We hear complaints most especially of the French Soldiers usage of our neighbours. Now the landlords threaten very hard for rents though they knew very well that every field around us both meadows and pasture, especially those near the roads were eaten up with the wagon horses and other places with the soldiers and officers' horses until they went away, and such great searching for oats have been and such continual pressing for horses that people hath got little sown in the country at Ballyhagan. We had two sows of oats a mile from our houses and we went to sow them at break of day and got to the field and had four men ready to sow them quickly least it should be taken from us. We do not know what course to take to live in any Quietness for some of our landlords threaten to drive for rent and the very small crops of corn we have *priest Reader taketh the tithe, and his tithe-man threateneth to pull down the stooks of winter bare wheat when any is led before he tithe it and we believe he will do so with the other corn when any is ready though none is ready yet.

Therefore the greatest occasion of our writing at this time to thee is to lay our suffering condition and not only ours but the general calamity of the whole country before the King if he be there, or if there be any commissioners appointed by him to hear the complaints of the country to see if any relief may be had for our ease for if nothing can be done for us and the country in a general way that we may not fall into the hands of those landlords and priests that we think have intention to deal very hardly with us. The last will be in some measure as bad as the first and that which the Irish and the army hath left will be very much taken away from many by rent and tithe.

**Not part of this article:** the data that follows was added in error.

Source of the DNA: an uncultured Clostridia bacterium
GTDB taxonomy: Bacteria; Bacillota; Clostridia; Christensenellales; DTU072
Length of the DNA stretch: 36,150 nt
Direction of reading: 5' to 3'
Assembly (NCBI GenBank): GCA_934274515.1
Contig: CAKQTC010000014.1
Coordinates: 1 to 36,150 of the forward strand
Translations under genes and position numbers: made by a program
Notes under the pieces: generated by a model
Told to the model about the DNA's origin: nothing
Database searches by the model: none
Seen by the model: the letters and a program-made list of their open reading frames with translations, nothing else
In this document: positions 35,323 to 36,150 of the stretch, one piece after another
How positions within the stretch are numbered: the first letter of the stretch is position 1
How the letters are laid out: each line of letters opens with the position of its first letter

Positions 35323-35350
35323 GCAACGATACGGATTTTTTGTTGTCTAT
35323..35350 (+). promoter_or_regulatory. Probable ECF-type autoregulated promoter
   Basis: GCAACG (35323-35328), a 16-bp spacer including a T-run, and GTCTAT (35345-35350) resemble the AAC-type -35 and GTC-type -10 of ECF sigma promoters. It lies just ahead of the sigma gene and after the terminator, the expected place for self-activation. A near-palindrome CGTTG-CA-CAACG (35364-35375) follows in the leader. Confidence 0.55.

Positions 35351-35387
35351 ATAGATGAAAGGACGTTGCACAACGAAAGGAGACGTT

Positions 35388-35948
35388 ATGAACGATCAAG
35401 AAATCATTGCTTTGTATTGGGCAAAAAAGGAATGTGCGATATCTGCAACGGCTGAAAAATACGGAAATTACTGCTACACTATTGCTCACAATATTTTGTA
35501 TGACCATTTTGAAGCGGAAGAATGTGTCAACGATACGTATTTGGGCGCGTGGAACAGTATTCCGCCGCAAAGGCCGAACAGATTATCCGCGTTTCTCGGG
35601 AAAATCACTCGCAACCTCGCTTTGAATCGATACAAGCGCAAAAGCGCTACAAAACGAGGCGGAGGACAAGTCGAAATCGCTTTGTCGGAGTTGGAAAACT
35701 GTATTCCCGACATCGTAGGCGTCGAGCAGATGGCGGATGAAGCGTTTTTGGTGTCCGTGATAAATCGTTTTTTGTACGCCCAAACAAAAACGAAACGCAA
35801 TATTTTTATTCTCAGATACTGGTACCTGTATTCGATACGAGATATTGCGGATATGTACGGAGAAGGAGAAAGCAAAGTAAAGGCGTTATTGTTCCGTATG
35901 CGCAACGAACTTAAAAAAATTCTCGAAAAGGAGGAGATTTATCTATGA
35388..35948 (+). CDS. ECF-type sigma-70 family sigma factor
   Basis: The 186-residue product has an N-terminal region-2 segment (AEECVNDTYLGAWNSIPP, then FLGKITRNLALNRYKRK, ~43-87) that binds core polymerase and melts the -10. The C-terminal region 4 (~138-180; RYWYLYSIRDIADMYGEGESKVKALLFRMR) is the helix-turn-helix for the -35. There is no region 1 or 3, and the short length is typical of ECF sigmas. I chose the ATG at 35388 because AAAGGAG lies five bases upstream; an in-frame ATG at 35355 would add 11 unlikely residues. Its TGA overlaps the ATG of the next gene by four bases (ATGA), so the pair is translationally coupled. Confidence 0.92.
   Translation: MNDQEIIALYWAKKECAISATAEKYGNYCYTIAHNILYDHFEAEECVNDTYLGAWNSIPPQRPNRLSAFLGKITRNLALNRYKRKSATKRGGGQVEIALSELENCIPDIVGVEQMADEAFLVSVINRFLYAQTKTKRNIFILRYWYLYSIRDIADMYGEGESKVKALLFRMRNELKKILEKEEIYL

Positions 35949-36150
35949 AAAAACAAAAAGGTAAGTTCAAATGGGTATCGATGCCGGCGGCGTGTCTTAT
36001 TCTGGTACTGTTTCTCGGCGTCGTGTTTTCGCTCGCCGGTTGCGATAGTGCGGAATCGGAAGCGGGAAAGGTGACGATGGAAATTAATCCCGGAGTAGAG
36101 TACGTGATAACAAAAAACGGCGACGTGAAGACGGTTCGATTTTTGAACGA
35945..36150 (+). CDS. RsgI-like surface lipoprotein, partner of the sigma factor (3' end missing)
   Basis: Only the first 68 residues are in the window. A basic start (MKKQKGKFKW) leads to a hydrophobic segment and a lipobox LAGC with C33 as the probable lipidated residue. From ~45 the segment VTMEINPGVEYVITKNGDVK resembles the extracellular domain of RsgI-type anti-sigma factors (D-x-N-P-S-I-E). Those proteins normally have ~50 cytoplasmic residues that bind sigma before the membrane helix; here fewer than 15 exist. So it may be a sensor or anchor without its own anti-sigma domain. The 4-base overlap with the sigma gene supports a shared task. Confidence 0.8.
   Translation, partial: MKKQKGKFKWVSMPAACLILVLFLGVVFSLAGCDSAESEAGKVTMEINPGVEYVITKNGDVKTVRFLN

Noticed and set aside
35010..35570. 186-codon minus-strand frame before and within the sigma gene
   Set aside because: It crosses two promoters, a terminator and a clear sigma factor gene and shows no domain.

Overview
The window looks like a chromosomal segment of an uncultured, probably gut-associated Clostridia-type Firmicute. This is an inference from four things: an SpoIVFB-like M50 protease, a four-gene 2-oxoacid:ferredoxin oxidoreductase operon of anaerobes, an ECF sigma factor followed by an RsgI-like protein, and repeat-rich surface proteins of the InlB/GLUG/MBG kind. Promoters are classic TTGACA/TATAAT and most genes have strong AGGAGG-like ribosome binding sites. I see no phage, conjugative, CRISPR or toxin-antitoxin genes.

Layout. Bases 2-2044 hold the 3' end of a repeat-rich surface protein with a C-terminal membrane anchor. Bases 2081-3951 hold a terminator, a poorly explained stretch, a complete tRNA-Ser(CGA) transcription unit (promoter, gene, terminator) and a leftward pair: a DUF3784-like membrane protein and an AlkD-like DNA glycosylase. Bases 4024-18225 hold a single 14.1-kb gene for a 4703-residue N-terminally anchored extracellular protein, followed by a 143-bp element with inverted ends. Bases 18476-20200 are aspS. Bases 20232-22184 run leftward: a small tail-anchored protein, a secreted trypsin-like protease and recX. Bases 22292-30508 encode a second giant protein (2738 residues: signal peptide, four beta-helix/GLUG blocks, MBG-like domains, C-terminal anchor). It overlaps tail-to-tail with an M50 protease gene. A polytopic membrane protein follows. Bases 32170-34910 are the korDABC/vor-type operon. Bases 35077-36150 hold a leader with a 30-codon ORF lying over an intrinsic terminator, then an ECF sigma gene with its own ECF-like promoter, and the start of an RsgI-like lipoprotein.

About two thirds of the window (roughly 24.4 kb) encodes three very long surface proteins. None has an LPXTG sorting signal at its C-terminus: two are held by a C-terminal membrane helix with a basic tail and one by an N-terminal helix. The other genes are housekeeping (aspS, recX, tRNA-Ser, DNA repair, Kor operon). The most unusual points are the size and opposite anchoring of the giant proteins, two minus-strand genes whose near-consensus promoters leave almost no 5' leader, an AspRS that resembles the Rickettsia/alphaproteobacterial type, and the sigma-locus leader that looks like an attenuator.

So the country people wasted by that also for though many of us be settled on the places we fled from, yet our stocks to make rent out of is but small to what it was when we were first robbed by the Irish. For though the waggon horses and the officers and the soldiers' horses have eaten both in pasture and in meadow, yet grass is very plenty in our country for want of stock; for though there was pasture enough both for our small stock and the waggon horses and officers' horses, yet they had not any care to preserve any meadow either for themselves or us, but where the best grass was there they would put in their horses, not regarding meadow more than pasture so where long grass is that might have been meadow is so trod down that little can be got of it with mowing our grass.

Our desire is that thou would see if anything about rent and tithes can be done and send us an answer as speedily as thou canst, so in dearness of love unto thee and Friends there we remain thy Friends signing in the behalf ourselves and many other Friends that desired us to write to thee.